The Supreme Court, however, has signaled it may not take up the case, at least from preliminary filings made this year.
The ELD mandate rule, published December 2015, requires all truckers currently required to paper logs to transition to an ELD by December 18, 2017.
This article was originally published on ccjdigital.com by James Jaillet. To see the full article click here.
Posted October 25, 2016 by Administrator
The Federal Motor Carrier Safety Administration issued a safety advisory October 21, 2016 to provide notice to commercial motor vehicle owners, operators and passengers on the risks and regulations as they pertain to the recently recalled Samsung Galaxy Note 7 smartphone as well as other damaged, defective or recalled lithium cells or batteries used for portable electronic devices.
Individuals who own or possess a Galaxy Note 7 may not transport the device on their person or in bags in or on commercial motor carriers, to, from or within the United States. The emergency order also prohibits the shipment of the Samsung Galaxy Note smartphones as cargo.
The FMCSA advises drivers and passengers to take the following precautions:
- Turn off the phone.
- Disconnect the device from any charging equipment.
- Disable all applications that could activate the phone inadvertently (such as an alarm clock.)
- Protect the power switch to prevent its unintentional activation.
The transportation of electrical devices, such as batteries and battery-powered devices that are likely to produce sparks or generate a “dangerous evolution of heat” is forbidden unless packaged in a manner which precludes such an occurrence, according to a spokesperson for the Federal Hazardous Materials Relations. The recalled Samsung Galaxy Note 7 smartphones are subject to this regulatory prohibition and may only be transported by commercial motor vehicles as cargo under the conditions of a special permit or approval issued by the Pipeline and Hazardous Materials Safety Administration’s associate administrator for hazardous materials safety.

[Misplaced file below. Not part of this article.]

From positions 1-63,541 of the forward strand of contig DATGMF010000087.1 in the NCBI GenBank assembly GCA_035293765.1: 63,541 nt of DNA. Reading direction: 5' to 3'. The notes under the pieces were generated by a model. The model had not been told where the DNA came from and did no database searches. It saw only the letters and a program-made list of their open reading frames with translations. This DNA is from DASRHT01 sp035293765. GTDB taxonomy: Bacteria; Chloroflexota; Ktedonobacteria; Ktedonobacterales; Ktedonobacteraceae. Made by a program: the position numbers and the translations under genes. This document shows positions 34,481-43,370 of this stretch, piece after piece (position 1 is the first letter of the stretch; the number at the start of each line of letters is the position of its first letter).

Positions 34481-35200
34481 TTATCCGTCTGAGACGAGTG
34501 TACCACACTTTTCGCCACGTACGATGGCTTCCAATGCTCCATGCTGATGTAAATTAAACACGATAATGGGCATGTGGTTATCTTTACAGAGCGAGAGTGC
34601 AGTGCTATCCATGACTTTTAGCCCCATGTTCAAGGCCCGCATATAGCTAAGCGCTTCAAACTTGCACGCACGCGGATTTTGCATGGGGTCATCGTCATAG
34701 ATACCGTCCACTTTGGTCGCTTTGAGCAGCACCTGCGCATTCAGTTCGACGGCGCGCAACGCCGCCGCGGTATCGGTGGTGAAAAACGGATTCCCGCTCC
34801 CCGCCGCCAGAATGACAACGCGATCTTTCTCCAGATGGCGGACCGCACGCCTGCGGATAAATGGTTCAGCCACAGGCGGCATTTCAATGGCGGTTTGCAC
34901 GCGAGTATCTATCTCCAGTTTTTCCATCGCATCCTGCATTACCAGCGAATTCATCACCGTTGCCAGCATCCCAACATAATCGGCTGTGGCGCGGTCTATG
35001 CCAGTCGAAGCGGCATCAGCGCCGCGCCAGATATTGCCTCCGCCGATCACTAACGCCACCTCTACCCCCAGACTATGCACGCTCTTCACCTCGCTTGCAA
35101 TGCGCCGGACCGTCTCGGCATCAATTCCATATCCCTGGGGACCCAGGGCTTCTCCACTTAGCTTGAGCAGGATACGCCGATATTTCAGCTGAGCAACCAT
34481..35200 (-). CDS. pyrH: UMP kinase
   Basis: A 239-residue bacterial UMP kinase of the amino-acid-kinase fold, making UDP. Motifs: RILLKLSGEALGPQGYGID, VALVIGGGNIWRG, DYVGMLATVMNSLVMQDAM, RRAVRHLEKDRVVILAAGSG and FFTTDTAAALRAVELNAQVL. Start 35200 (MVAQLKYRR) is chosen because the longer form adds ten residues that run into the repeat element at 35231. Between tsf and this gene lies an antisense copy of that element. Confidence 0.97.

Posted October 11, 2016 by Erin
Cline Wood is happy to share some information on upcoming free seminar scheduled in Kansas City, Missouri next week. This is a drug and alcohol seminar for supervisors taught by Mark Woodward from Missouri Employers Mutual and John Throckmorton from TOMO Drug Testing.
7:30 a.m. Registration begins. Continental breakfast provided.
8 a.m.-noon Seminar
Oct. 13—Kansas City
Paseo Academy of Fine and Performing Arts
Kansas City, MO 64110
Participants who complete the full session will receive a Certificate of Completion indicating compliance with Federal Motor Carrier Safety Administration requirements, and most state requirements for Supervisor Drug and Alcohol Recognition Training. This is a free seminar. This certification would normally cost $75/person. Here is the link to the information and sign-up on our website.
If you have contacts who can benefit from such training, please forward this information.
Congratulations to Skip Wombolt, Michael Gully and Jeff Buchheit. MOTA award recipient and newly appointed board officers.
Posted September 29, 2016 by Erin
Last Thursday during the 79th Annual Missouri Trucking Association Convention, Cline Wood Producer Skip Wombolt was presented with the “G. Findley Reed Award” the allied industry’s highest service award.
G. Findley Reed was a long-time allied member of the Missouri Motor Carriers Association and a leader in the insurance industry. Fin Reed passed away some years ago, and in his memory and to remember his service to the Association, and honor other valued allied members, the G. Findley Reed Award was established.
G. Findley Reed had a high regard for the Missouri Motor Carriers Association and recognized the importance of bringing together, at least once a year, both the allied industry and the motor carrier members of the Association.
Each year at the annual convention, an allied industry member is recognized for service to the motor carrier industry and, in particular, for service to the Association.
Cline Wood would also like to congratulate our client Michael Gully, of Gully Transportation, Inc., on his election to serve as Chairman of the board for MOTA for the 2016-2017 year. Congratulations Michael!
Cline Wood would also like to congratulate our client Jeff Buchheit, of Buchheit Logistics, on his election to serve as 3rd Vice Chairman of the board for MOTA for the 2016-2017 year. Congratulations Jeff!
To see the full press release from this year’s MOTA convention, please visit their website here.
Posted September 13, 2016 by Administrator
Join Cline Wood University as we discuss insurance and risk management best practices for trucking brokers. Subject matter expert Ben Armistead, Partner at Greenwich Transportation Underwriters, will explain the critical components required to make truck brokers appealing to underwriters. Implementing these safety strategies and best practices will reduce insurance costs, improve CSA scores and attract business to your organization. Topics include:
* Broker Management Goals
* Risk Management Strategy & Objectives
* Critical Best Practices
* The Insurance Underwriting Strategy
Date & Time: Wed, Sep 21, 2016 1:00 PM – 1:45 PM CDT